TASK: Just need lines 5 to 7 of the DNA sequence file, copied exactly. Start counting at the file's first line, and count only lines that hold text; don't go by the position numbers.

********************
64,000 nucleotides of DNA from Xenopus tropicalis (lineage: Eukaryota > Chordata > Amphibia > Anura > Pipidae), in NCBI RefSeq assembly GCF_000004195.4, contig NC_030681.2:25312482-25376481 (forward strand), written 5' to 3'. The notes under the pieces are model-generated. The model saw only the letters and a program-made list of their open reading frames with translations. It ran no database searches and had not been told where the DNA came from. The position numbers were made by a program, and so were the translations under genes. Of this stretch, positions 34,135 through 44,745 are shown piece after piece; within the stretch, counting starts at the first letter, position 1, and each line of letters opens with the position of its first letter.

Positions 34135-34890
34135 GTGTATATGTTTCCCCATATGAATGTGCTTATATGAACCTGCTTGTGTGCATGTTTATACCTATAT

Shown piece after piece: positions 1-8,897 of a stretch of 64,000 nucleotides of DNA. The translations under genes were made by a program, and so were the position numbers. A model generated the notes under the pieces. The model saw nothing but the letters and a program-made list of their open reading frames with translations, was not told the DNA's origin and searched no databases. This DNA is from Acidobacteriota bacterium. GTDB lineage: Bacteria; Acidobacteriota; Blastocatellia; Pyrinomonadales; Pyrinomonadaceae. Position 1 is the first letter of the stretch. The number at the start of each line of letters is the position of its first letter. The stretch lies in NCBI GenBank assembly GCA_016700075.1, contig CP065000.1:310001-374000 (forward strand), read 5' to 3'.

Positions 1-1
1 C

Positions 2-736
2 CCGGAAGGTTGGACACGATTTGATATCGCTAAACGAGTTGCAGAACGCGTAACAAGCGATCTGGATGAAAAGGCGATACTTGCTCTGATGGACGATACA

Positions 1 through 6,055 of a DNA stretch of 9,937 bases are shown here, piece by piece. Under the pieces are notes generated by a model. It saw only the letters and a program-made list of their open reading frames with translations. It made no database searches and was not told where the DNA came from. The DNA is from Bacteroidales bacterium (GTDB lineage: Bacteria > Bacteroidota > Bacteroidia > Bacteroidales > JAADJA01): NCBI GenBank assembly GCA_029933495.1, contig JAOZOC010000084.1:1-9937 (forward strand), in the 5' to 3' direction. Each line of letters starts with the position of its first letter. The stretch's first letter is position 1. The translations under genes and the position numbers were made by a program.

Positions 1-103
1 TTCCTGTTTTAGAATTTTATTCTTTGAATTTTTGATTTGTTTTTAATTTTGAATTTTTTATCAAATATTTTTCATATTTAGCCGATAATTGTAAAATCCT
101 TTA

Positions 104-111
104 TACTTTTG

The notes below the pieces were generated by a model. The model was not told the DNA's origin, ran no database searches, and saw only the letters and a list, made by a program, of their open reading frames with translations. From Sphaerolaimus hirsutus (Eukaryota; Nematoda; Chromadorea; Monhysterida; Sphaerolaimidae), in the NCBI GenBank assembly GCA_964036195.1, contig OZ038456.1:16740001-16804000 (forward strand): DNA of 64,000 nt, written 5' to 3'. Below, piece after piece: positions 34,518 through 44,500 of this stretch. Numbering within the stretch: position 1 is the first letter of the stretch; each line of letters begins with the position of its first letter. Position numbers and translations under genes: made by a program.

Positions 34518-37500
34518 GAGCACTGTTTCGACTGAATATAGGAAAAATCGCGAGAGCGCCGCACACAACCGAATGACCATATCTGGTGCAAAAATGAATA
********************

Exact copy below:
Positions 1-1
1 C

Positions 2-736